If you try to open a Xilinx project file such as the Numato demo , and the ISE just blinks and exits, it may be because the project file was created with a newer version. I found that simply editing the project file with your favorite text editor seems to work. Edit the version here:
|xise version setting|
Numato has a bunch of sample code on GitHub, including the demo source code and an interesting HDMI driver . Here, I'm looking at the project demo in:
The Numato sample code README indicates that to create a binary file in the ISE:
Right click on the "Generate Programming Files" process in the process window and select "Rerun all".That's great - if you can find the "Generate Programming Files":
|By default, the "Generate Programming Files" is not visible.|
In order to actually create the binary file, click on the MimasV2TopModuleLX9 filename in the Hierarchy window, then the Generate Programming Files will appear in the lower pane:
Unlike Visual Studio, that indicates at compile time where the binary files are... there was no indication in the ISE where the bit and bin files ended up. They ended up in the same directory as the xise file. Perhaps not exactly the best organization of files, but at least easy to find:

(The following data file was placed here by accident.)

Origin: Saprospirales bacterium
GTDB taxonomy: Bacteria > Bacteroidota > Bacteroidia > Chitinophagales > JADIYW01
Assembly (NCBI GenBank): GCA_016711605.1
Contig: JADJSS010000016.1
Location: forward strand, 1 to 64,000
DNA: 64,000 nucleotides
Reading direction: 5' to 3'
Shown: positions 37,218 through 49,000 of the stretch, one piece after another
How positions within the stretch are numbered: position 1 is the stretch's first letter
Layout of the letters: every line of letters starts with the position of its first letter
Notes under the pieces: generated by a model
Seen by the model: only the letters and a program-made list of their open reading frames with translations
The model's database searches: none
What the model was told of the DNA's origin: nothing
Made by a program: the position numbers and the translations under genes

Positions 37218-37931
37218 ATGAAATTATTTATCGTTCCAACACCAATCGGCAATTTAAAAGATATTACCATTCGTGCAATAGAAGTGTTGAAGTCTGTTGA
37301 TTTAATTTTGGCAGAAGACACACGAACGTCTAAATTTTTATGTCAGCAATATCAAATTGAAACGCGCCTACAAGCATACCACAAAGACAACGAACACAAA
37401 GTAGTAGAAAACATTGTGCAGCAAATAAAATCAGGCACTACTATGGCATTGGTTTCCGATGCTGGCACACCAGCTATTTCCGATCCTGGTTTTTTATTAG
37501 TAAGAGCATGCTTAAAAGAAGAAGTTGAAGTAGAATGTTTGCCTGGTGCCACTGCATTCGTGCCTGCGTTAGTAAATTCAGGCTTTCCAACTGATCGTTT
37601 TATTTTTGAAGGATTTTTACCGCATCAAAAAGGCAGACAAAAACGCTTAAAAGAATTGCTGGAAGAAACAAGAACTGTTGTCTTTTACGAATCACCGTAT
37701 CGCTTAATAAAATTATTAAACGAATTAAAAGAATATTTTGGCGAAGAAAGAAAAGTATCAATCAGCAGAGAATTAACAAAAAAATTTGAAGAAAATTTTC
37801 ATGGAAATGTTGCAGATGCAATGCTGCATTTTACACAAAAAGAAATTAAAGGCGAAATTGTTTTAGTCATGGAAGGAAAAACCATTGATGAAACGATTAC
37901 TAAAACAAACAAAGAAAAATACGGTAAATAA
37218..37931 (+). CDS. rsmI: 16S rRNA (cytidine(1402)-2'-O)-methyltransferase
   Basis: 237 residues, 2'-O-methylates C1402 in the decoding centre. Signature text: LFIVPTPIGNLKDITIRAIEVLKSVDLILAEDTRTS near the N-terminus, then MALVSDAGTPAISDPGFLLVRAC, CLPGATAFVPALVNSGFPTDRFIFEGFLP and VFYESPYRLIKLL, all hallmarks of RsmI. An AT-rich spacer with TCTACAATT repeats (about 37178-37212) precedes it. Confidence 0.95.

|MimasV2 sample code bin and bit files.|
Poking around at things, I saw this message when clicking on "Module Level Utilization":
I read that about 5 times while trying to find where, exactly it was referring to. I'm glad I saved the snip of that, as after closing it, future clicks on the "Module Level Utilization" no longer gave the information.
The actual location is found under "Implement Design". Right-click on "Map" and select "Process Properties":
Then check this box:
Re-run the Map (right click, re-run)... and indeed the Module Level Utilization is now available:
One thing in particular to the ISE newbie, is how to actually get binary data onto the FPGA. Tools - Program? No, of course not. There's something called "iMPACT" that is used for that. :/ Clearly someone needs to hire a better UI/UX expert.
Before attempting to program the Numato board, ensure Windows has the proper USB drivers installed. Although Windows will try to auto-install drivers for the Numato board, custom drivers are needed. This too can be downloaded from the Numato site here . Curiously, the Numato drivers are only two small files: a cat and inf.
Note that several times after bringing my computer out of sleep mode, Windows 10 would "forget" the drivers for the Numato board and give a warning on how a USB device is configured properly. Simply unplugging and re-plugging the USB cable seems to resolve this. Device manager should show something like this: